It has been reported that YouTube is going to roll out policy changes in the coming January 2020. Video creators all over the world are now concerned because their revenue might get adversely affected by this.
Some concerns were raised by the US Federal Trade Commission (FTC) regarding YouTube’s compliance under the Children’s Online Privacy Protection Act (COPPA) so YouTube has to settle it by aligning with some changes.
Frankly, the number of changes to be followed is huge but the change that specifically relates to revenue has to do with how ads will be served.
Serving personalized ads to children is not permissible under COPPA so from now on, in accordance with COPPA, YouTube will stop serving personalized ads on content that is made for kids. The company advises creators that their revenue may go down as a result of these changes:
“If applicable, this may result in a decrease in revenue for some creators. Note that we will continue to serve non-personalized ads (ads that are shown based on context rather than on user data) on content that is made for kids.”
Video creators are concerned regarding the uncertainty on how YouTube will determine which videos are intended for kids and which are not. To be practical, there will be always some kid-specific channel but that is not enough so it is rational to believe that YouTube will run some machine learning model to identify videos on its own.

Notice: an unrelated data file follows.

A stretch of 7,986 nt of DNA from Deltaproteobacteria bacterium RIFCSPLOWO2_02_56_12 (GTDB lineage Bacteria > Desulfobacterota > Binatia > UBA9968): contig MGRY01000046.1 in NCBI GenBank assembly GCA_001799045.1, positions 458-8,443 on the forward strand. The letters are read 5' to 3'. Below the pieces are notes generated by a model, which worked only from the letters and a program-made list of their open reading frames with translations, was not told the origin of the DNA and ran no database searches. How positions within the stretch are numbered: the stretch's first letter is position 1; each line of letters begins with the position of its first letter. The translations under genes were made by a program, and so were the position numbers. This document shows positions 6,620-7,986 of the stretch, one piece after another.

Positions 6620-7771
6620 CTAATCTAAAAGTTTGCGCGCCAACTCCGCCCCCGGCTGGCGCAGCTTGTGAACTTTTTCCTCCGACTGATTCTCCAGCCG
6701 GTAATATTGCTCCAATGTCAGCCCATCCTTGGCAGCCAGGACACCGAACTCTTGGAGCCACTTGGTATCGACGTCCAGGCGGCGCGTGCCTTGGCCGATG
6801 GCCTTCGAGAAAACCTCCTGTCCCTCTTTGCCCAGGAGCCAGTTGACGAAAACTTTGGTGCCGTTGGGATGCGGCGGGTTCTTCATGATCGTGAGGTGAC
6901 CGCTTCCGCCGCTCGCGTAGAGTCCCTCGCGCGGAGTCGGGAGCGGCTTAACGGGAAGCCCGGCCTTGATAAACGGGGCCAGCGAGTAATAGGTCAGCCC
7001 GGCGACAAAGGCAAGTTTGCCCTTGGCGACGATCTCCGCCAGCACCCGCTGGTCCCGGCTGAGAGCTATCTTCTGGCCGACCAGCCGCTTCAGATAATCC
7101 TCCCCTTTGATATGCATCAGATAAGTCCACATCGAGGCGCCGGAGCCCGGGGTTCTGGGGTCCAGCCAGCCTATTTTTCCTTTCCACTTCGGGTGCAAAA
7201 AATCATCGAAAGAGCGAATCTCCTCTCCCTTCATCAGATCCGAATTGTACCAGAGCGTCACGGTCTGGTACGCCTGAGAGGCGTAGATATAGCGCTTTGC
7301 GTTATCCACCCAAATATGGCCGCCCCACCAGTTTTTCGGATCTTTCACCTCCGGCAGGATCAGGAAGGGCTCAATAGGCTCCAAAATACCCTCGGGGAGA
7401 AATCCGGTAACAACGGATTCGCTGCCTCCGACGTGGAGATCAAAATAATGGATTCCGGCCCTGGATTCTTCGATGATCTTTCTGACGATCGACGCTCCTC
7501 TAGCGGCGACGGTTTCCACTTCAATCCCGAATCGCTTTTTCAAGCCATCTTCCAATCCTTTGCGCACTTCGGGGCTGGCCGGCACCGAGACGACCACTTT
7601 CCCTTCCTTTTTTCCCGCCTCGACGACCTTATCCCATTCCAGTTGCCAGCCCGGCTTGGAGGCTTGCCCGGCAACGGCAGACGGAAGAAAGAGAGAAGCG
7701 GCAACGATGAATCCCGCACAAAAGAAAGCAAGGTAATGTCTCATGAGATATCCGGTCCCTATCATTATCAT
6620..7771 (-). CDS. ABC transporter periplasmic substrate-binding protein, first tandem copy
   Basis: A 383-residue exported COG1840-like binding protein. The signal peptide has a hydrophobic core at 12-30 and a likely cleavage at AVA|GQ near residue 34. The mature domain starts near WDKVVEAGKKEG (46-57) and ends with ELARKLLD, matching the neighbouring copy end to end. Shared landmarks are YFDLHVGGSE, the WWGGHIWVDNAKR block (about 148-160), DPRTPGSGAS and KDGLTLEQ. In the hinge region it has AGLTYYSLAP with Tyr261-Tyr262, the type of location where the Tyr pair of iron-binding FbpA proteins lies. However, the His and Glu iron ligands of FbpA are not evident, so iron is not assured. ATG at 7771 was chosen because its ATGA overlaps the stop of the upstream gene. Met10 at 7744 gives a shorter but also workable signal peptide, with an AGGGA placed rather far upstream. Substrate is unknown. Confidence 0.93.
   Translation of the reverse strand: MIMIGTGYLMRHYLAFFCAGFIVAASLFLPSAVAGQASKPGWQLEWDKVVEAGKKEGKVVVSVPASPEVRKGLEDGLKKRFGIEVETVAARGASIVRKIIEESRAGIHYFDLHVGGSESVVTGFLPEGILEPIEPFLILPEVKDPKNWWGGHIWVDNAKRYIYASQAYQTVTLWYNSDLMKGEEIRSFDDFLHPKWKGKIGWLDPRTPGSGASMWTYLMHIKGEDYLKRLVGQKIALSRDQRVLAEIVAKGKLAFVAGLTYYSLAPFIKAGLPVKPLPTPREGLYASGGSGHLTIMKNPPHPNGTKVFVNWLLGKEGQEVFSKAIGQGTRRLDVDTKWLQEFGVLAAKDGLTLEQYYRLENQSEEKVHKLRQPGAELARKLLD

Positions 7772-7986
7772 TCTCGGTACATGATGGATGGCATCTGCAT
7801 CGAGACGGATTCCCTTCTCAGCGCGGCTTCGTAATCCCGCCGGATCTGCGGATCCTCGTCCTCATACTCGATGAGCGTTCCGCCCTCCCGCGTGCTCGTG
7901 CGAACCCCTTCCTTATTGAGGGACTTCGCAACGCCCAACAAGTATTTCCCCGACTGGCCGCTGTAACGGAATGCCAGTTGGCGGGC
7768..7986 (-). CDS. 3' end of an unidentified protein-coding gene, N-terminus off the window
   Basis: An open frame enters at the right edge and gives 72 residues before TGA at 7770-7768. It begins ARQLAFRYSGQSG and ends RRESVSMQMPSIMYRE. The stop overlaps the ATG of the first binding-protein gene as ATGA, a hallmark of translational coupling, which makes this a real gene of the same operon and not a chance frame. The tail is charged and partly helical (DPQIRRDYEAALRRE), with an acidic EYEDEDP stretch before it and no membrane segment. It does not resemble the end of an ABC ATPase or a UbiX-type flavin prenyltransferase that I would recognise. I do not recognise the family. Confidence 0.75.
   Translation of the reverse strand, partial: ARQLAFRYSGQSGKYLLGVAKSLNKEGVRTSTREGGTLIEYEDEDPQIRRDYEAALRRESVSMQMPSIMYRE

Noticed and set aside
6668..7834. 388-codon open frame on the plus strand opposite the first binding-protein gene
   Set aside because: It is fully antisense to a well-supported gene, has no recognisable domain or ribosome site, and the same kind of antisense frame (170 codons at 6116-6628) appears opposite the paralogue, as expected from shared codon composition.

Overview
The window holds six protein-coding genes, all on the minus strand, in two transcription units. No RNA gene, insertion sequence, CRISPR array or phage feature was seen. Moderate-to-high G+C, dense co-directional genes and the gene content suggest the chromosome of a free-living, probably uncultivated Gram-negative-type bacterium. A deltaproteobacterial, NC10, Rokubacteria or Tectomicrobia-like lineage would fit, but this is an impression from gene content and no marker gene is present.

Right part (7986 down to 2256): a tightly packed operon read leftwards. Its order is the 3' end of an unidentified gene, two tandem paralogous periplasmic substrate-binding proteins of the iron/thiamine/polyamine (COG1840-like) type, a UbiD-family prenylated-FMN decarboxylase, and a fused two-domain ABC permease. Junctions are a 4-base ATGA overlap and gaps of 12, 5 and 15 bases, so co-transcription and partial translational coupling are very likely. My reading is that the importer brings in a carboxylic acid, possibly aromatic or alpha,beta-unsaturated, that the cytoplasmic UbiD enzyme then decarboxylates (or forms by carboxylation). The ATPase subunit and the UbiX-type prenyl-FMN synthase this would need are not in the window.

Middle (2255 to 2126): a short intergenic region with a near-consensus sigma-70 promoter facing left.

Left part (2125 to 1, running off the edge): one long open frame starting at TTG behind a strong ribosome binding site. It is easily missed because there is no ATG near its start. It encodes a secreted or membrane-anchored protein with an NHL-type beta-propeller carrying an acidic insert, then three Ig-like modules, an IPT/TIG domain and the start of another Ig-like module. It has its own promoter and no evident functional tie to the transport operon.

There will be a chance that some content gets flagged as for kids but in reality which is not. This can cause ad revenues to decline hugely.
Though YouTube provided a handful of examples of what is likely to get flagged as a kid’s content, it is still not clear.
According to YouTube, content that is “made for kids” has concerned more about,
- Children or children’s characters.
- Popular children’s programming or animated characters.
- Play-acting, or stories using children’s toys.
- Child protagonists engaging in common natural play patterns such as play-acting and/or imaginative play.
- Popular children’s songs, stories or poems.